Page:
Shopping Well Tip #3: Plan your menu around upcoming sales. For instance, if grapes are on sale one week, then you can be sure that grapes are what we’ll be eating for fruit on a given week. If the kids don’t want grapes, tough bounce. This is another key to feeding your family for cheap: don’t give in to kids’ demands. It’s perfectly fine to get their opinion, and we do that on a regular basis, but we don’t give in to demands for high priced snacks and processed crap food (excuse my language 🙂 )
Shopping Well Tip #4: Experiment and figure out which generic brands you can live with. We always buy the Sam’s Club bulk coffee beans and grind them ourselves. We will NOT eat the generic refried beans from Walmart. Yuck. Many generic brands are terrific, but some are horrible, so we experiment often and use generic when we are okay with the taste.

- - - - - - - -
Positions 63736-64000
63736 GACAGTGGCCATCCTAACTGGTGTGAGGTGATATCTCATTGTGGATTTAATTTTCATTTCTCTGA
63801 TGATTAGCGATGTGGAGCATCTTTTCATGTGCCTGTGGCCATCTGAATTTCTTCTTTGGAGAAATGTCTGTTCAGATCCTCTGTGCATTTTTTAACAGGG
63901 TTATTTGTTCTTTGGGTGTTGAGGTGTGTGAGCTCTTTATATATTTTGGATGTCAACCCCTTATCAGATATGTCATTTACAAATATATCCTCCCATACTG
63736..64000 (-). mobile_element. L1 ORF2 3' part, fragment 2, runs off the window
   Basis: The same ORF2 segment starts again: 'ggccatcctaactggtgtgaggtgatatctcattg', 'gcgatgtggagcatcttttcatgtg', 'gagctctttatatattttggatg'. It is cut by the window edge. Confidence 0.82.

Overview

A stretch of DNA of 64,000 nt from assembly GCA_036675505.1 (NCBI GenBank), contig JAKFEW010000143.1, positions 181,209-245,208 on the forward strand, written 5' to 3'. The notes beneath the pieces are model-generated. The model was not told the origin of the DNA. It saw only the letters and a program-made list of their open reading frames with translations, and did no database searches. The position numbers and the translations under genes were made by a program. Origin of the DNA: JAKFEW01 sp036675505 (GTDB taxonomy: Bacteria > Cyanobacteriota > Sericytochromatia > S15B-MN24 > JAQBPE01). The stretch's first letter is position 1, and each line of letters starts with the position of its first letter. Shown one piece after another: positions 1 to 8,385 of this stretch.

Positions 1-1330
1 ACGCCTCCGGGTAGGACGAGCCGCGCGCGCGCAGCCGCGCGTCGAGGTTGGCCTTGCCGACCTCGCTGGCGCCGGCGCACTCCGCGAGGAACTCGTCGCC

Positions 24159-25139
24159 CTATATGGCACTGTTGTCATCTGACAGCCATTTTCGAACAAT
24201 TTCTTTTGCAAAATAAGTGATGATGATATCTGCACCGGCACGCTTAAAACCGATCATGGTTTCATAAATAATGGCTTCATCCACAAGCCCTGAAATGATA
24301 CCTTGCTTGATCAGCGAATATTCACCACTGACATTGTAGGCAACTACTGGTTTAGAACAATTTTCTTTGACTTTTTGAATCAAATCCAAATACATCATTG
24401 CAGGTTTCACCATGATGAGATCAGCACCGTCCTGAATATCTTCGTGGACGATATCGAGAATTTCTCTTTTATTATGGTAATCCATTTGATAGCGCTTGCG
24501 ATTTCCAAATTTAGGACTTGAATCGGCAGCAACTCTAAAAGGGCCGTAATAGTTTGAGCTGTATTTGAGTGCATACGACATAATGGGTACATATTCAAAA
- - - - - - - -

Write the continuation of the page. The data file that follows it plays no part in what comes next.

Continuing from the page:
Shopping Well Tip #5: Buy quality where it’s important to you. In our family, we will buy only organic veggies, butter, flour, sugar and milk. We will only buy Daisy brand sour cream because it’s not filled with garbage. We will only buy Welch’s Farmer’s Blend 100% juices because the pesticides in the other stuff give two of our kids headaches. We only buy our beef and chicken from local farmers. We only buy Jolly brand non-GMO popping corn. These are our “no-compromise” items. It’s a small list, but it’s important to us so we make room for it in our budget by sacrificing other places.
Shopping Well Tip #6: Keep junk food and processed food to a minimum. The only time we ever buy chips, pop, processed cereals or other breakfast items and store-bought dessert-y stuff is if it’s a special occasion. Junk food takes up a HUGE amount of money in many people’s budgets. We limit purchase of these items to special occasions such as parties or camping trips.